In the riveting Narco-song of Sinaloa, RT Documentary travels to Culiacan, the epicenter for the most powerful and dangerous drug cartel in the world.
The allure of festive religious gatherings and soothing balladeers cannot mask the perilous environment that surrounds them on all sides. The drug business is the only lucrative option for many of the city's residents, but those who accept its enticements are often forced to pay the ultimate price. Laborers find constant, but low paying work building heavily secured tombs in the local cemetery. Crosses are strewn throughout the city to commemorate the dead.
Thousands have fled the city out of fear for their lives. Even if these refugees don't experience a direct threat from the drug lords themselves, they feel violated by the government special forces who randomly raid their homes in search of them. About 15% of citizens are victims of cartel violence. Even so, some heap praise on the most successful drug players for financing roads and electricity in the most impoverished areas.
It's an area of relaxed beauty, but terror may strike at any moment. The documentary crew experiences this dichotomy firsthand during a dangerous exchange with armed men late in the film. The area is particularly inhospitable for snooping members of the media, and this tension is felt throughout the film. Journalists who dare to cast a sharply critical eye on the local drug scene have been known to disappear.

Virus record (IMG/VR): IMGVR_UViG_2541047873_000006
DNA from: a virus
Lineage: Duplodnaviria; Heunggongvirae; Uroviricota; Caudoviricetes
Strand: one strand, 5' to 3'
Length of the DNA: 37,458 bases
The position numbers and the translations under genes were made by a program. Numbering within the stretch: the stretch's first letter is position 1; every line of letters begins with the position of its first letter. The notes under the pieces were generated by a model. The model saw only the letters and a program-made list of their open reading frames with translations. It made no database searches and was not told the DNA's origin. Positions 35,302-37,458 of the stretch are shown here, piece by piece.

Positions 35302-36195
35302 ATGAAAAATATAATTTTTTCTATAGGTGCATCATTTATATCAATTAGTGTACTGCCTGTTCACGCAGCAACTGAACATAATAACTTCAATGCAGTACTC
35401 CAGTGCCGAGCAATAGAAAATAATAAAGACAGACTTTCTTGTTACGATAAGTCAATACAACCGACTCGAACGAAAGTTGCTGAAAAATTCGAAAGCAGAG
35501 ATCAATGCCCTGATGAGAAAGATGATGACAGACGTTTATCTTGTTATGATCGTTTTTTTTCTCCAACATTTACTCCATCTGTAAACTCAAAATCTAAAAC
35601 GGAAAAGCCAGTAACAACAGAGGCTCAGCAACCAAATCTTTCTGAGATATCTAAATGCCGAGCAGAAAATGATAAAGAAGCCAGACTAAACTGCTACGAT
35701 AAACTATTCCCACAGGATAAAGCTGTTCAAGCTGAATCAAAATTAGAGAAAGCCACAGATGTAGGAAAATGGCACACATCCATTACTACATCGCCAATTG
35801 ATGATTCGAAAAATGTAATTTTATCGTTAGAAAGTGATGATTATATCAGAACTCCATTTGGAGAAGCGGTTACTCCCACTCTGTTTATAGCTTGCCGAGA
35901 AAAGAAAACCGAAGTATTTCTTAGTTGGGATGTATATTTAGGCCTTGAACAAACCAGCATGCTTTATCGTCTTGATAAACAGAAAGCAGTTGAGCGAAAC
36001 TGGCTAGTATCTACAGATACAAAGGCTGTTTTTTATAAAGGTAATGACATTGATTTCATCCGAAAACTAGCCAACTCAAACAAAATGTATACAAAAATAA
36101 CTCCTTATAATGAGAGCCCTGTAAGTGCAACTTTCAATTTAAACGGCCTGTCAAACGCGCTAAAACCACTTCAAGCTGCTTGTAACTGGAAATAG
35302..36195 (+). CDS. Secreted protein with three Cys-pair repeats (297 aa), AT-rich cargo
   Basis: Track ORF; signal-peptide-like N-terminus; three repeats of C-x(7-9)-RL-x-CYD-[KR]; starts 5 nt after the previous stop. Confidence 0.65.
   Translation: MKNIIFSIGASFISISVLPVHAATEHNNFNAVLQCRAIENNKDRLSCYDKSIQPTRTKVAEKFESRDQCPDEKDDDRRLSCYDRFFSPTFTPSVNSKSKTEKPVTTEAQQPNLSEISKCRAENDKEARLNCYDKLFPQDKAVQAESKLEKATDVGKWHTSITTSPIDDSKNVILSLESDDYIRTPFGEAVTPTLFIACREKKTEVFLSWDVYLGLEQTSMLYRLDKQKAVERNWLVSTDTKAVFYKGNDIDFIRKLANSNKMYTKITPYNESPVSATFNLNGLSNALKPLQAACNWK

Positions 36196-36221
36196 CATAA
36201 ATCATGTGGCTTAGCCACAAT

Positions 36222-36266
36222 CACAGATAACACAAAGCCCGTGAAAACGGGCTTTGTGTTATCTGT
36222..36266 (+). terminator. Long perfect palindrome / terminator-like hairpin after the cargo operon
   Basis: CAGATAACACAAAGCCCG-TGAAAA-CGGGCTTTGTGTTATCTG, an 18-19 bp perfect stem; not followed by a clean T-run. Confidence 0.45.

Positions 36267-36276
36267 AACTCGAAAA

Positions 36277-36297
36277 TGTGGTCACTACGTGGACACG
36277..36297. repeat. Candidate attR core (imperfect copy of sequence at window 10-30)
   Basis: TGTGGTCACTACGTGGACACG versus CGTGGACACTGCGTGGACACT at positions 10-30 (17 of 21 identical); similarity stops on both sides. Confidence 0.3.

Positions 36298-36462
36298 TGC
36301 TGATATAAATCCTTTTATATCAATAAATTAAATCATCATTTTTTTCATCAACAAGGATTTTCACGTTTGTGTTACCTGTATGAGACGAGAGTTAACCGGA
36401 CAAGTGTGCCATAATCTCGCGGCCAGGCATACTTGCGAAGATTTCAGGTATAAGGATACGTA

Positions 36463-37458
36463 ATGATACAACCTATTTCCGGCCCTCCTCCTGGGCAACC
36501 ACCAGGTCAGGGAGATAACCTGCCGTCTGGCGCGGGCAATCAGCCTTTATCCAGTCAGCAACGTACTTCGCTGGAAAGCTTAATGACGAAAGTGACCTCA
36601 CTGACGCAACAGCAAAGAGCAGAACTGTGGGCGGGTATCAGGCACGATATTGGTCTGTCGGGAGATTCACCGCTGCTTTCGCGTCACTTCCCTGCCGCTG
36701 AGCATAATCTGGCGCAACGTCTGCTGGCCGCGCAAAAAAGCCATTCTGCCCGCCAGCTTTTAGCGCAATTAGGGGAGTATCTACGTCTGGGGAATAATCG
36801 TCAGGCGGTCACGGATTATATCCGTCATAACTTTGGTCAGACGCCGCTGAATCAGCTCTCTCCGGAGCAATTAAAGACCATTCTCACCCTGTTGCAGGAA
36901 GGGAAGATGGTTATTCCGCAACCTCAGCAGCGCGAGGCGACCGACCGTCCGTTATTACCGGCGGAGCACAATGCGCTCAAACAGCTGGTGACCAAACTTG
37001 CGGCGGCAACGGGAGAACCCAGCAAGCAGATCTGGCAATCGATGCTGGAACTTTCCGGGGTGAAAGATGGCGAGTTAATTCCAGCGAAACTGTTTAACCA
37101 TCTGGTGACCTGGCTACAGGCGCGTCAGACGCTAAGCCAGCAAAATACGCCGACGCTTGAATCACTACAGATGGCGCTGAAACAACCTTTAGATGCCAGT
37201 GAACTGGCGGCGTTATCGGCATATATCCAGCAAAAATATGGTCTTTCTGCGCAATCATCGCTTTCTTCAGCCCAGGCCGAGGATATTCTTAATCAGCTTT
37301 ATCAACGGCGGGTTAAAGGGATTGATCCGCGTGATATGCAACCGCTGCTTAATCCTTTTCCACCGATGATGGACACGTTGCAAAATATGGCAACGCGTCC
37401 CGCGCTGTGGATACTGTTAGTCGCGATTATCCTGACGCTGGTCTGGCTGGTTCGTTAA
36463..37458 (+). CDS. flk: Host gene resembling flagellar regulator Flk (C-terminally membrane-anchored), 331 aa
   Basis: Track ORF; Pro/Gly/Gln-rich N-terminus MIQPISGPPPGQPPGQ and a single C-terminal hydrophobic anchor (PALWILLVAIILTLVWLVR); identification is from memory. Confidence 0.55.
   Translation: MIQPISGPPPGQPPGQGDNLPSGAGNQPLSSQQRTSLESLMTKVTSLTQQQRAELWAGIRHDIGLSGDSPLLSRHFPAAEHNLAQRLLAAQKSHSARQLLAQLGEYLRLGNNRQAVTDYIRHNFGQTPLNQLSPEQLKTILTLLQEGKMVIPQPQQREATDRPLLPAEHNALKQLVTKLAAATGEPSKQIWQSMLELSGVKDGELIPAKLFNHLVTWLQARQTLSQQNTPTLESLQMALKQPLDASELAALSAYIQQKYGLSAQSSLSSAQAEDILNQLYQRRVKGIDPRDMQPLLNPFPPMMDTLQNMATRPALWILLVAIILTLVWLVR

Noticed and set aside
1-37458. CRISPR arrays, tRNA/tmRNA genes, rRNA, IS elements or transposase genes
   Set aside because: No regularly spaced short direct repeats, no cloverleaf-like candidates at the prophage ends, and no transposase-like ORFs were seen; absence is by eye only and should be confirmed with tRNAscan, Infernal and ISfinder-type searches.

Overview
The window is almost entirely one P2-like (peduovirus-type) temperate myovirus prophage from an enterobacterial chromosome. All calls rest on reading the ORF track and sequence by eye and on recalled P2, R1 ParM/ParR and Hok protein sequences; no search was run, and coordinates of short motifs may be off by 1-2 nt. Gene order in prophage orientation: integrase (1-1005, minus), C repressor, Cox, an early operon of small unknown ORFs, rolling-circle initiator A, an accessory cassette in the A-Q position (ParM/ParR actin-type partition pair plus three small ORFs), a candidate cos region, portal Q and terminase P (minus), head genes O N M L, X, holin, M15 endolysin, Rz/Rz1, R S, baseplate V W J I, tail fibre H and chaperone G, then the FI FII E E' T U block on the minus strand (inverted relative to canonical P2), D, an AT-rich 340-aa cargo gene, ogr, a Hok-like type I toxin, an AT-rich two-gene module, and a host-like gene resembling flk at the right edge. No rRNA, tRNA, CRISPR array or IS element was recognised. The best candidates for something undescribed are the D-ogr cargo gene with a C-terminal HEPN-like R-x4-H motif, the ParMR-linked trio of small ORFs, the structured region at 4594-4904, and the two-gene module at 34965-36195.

In an impromptu moment, the film crew stops random people on the street and asks them if they've personally experienced any negative impacts from the reigning cartel. Most admit to having lost a loved one due to drug violence.
The filmmakers also explore the reality for local marijuana growers. These farmers play a never-ending game of cat and mouse with local authorities, and their operations have suffered diminishing returns since parts of the U.S. legalized the drug.
Finally, Narco-song of Sinaloa offers a new twist in its cultural exploration of the region. The viewer is given a primer on the musicians whose songs reflect the live fast and die young way of life for those who enter the drug business.